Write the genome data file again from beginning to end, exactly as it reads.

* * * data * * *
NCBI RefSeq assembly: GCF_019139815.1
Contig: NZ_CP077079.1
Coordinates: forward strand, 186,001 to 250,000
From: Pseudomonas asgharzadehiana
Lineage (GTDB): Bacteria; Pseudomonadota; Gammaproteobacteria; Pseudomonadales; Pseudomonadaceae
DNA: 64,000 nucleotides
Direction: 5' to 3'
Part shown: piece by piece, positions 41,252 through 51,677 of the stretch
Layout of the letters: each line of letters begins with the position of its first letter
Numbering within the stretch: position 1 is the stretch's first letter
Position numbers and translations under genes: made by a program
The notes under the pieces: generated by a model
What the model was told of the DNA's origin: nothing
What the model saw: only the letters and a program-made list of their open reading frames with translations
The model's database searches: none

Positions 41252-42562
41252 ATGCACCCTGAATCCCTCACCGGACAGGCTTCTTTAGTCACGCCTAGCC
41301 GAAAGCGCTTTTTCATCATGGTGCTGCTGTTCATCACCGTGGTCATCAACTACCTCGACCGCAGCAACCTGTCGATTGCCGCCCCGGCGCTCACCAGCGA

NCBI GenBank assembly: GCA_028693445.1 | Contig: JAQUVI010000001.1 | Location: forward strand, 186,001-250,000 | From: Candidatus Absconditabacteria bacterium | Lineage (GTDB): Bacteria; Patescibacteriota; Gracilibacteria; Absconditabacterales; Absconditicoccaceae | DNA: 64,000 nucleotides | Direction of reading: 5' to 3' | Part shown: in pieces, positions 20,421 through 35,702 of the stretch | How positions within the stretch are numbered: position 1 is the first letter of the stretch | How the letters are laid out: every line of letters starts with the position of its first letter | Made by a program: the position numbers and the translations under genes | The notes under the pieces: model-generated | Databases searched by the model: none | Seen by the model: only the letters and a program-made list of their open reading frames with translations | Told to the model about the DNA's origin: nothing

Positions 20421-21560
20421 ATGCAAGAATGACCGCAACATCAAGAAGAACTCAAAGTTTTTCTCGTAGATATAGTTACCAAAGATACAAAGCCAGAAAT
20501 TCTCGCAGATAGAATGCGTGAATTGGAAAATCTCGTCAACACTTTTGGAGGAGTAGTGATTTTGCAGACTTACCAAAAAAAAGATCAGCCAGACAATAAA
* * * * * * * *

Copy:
NCBI RefSeq assembly: GCF_019139815.1
Contig: NZ_CP077079.1
Coordinates: forward strand, 186,001 to 250,000
From: Pseudomonas asgharzadehiana
Lineage (GTDB): Bacteria; Pseudomonadota; Gammaproteobacteria; Pseudomonadales; Pseudomonadaceae
DNA: 64,000 nucleotides
Direction: 5' to 3'
Part shown: piece by piece, positions 41,252 through 51,677 of the stretch
Layout of the letters: each line of letters begins with the position of its first letter
Numbering within the stretch: position 1 is the stretch's first letter
Position numbers and translations under genes: made by a program
The notes under the pieces: generated by a model
What the model was told of the DNA's origin: nothing
What the model saw: only the letters and a program-made list of their open reading frames with translations
The model's database searches: none

Positions 41252-42562
41252 ATGCACCCTGAATCCCTCACCGGACAGGCTTCTTTAGTCACGCCTAGCC
41301 GAAAGCGCTTTTTCATCATGGTGCTGCTGTTCATCACCGTGGTCATCAACTACCTCGACCGCAGCAACCTGTCGATTGCCGCCCCGGCGCTCACCAGCGA

NCBI GenBank assembly: GCA_028693445.1 | Contig: JAQUVI010000001.1 | Location: forward strand, 186,001-250,000 | From: Candidatus Absconditabacteria bacterium | Lineage (GTDB): Bacteria; Patescibacteriota; Gracilibacteria; Absconditabacterales; Absconditicoccaceae | DNA: 64,000 nucleotides | Direction of reading: 5' to 3' | Part shown: in pieces, positions 20,421 through 35,702 of the stretch | How positions within the stretch are numbered: position 1 is the first letter of the stretch | How the letters are laid out: every line of letters starts with the position of its first letter | Made by a program: the position numbers and the translations under genes | The notes under the pieces: model-generated | Databases searched by the model: none | Seen by the model: only the letters and a program-made list of their open reading frames with translations | Told to the model about the DNA's origin: nothing

Positions 20421-21560
20421 ATGCAAGAATGACCGCAACATCAAGAAGAACTCAAAGTTTTTCTCGTAGATATAGTTACCAAAGATACAAAGCCAGAAAT
20501 TCTCGCAGATAGAATGCGTGAATTGGAAAATCTCGTCAACACTTTTGGAGGAGTAGTGATTTTGCAGACTTACCAAAAAAAAGATCAGCCAGACAATAAA